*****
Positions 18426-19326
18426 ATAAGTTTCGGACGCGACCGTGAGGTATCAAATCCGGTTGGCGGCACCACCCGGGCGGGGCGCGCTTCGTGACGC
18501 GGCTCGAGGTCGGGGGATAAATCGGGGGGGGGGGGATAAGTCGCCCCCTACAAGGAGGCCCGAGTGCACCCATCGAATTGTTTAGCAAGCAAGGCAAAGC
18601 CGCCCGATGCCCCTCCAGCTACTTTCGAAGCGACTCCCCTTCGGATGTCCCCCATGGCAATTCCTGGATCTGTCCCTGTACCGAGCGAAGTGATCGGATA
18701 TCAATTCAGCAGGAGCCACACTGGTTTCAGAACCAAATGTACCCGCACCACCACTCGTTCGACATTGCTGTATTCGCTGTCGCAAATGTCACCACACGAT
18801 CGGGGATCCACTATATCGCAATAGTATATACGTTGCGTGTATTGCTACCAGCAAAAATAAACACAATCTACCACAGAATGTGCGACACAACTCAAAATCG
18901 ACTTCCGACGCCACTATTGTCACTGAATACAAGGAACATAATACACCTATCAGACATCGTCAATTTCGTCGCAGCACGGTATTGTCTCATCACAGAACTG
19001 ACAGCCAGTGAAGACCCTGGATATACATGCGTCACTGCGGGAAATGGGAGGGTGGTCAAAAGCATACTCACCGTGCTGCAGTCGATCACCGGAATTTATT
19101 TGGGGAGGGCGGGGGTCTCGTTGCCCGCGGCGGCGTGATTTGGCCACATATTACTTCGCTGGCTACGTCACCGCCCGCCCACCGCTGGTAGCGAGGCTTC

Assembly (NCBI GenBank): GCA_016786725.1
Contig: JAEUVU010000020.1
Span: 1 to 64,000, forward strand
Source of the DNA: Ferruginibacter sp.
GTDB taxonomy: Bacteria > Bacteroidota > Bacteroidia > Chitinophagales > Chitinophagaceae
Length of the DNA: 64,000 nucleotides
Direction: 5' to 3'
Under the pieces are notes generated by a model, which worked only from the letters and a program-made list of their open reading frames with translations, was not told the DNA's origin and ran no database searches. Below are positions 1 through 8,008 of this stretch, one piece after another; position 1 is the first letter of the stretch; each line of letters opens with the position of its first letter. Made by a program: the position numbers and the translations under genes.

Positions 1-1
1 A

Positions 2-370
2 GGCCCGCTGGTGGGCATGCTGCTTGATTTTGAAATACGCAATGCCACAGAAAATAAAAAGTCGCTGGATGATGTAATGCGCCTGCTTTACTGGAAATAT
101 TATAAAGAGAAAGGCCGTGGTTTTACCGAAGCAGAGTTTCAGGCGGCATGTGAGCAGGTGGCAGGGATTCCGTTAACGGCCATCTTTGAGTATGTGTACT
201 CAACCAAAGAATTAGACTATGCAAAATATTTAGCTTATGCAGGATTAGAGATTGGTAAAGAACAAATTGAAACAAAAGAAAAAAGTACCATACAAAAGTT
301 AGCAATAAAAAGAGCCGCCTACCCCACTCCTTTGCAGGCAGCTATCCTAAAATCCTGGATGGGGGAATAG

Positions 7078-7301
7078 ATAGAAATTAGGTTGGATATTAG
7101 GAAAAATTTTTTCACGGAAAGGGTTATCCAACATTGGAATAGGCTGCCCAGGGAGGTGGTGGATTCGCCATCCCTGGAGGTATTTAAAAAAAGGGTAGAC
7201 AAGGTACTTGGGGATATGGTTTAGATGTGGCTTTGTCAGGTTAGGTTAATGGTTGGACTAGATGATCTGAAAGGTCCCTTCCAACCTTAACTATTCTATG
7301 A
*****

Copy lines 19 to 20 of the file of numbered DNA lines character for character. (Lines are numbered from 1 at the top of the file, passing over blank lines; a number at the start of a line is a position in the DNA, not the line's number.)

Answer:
1 A

Positions 2-370